I will reluctantly bow to superior technical knowledge about the temperature for killing salmonella. I still maintain that a turkey's temperature will rise by about 10%, not 20%. If you remove it at 150, and dome it with foil to rest, the lowest temperature of any part of it should reach 160-165.
I must however say that if some virulent salmonella strains must be taken to a steady 165, the appropriate solution to the problem is to stop eating whole roast turkey, because you're doomed to a dry bird. It's essential, furthermore, to bear in mind that "in this day and age" here means "in this ludicrous food production-distribution system run by ruthless thieves." There is no reason whatever that our poultry supply should be consistently tainted. Japanese chicken places commonly serve raw chicken sashimi in the cooler months, and there is almost no incidence of salmonella. Eggs off the grocery store shelves here are regularly used raw, especially for children and elderly people who are feeling under the weather and need a little pick-me-up. What's more, the eggs are cheaper here than in the US. If salmonella is such a serious problem as you say (and I believe you), the appropriate solution is to demand change from the food production-distribution systems, and the way to do that is to stop eating their poultry until they fix things. Just raising the temperatures ever higher and suggesting that that's the safe thing to do implies that there is something inevitable about this situation, which gives license to poultry ranchers to continue unsafe and unhygienic practices.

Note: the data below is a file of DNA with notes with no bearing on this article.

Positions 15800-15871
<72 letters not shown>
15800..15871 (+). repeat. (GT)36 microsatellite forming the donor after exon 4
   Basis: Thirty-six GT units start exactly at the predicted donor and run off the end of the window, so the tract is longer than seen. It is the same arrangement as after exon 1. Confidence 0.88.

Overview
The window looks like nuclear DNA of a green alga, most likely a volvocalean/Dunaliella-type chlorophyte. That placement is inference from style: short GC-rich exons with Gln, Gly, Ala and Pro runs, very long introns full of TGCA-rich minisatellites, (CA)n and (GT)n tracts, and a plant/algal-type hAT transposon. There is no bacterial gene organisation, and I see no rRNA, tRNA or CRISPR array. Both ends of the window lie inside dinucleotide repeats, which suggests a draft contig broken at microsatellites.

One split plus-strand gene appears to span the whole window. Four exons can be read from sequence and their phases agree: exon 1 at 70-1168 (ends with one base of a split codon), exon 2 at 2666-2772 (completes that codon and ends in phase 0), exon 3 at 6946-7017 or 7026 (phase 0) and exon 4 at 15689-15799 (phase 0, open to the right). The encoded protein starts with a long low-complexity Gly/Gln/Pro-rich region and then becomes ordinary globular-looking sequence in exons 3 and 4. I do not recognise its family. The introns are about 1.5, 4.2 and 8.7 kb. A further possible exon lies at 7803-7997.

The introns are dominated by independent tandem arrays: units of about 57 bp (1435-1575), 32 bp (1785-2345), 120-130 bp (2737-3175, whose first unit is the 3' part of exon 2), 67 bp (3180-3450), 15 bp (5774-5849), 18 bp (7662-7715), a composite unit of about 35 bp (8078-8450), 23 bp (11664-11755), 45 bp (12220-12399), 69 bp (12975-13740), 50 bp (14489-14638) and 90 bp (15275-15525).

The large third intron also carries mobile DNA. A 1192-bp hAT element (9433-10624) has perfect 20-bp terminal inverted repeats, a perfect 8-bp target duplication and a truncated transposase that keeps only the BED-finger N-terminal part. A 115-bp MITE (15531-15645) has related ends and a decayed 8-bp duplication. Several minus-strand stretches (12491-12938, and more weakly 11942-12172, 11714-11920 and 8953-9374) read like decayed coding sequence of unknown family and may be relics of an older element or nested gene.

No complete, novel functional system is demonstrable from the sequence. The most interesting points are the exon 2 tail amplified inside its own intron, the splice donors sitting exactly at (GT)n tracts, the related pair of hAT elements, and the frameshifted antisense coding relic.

Here I must disagree, on three counts.
1. A roux thickener works fine, but it takes a modicum of skill to make a roux-based gravy rapidly and not have it come out gluey or lumpy, especially if you must first remove the fat from the juices with a separator. Without decent technique, the only way to ensure that this works properly is either to use the juices as-is or just strained or to let the turkey sit for quite a long time. The reason, of course, is that to get your roux-based gravy to be perfectly free of any floury taste it is necessary to cook it at a simmer for half an hour or more. The result for many home cooks is dreadful: the liquid isn't separated, making the gravy greasy, and the roux isn't fully cooked, either before or after the addition of liquid, so it is also gluey and often lumpy.
2. A gravy made as I suggested, even without the thickeners, should nap adequately because of the gelatin and caramel thrown off by the roast. Adding thickeners such as butter, beurre manie, and roux primarily adds fat and (in the latter two cases) makes the gravy non-translucent. But given that you are serving things like stuffing, adding a bunch of fat to gravy isn't necessarily desirable, and to my mind a transparent or translucent gravy looks much superior to an opaque one.
3. Cornstarch, potato starch, and arrowroot as thickeners work extremely well, add no fat or flavor, and unless greatly overused are not prone to gummy or gluey results. They are also very quick: stir 1 Tb starch into 1/4 cup cold stock until smooth, then pour into the simmering liquid and stir continuously for 30 seconds to a minute, and you're done.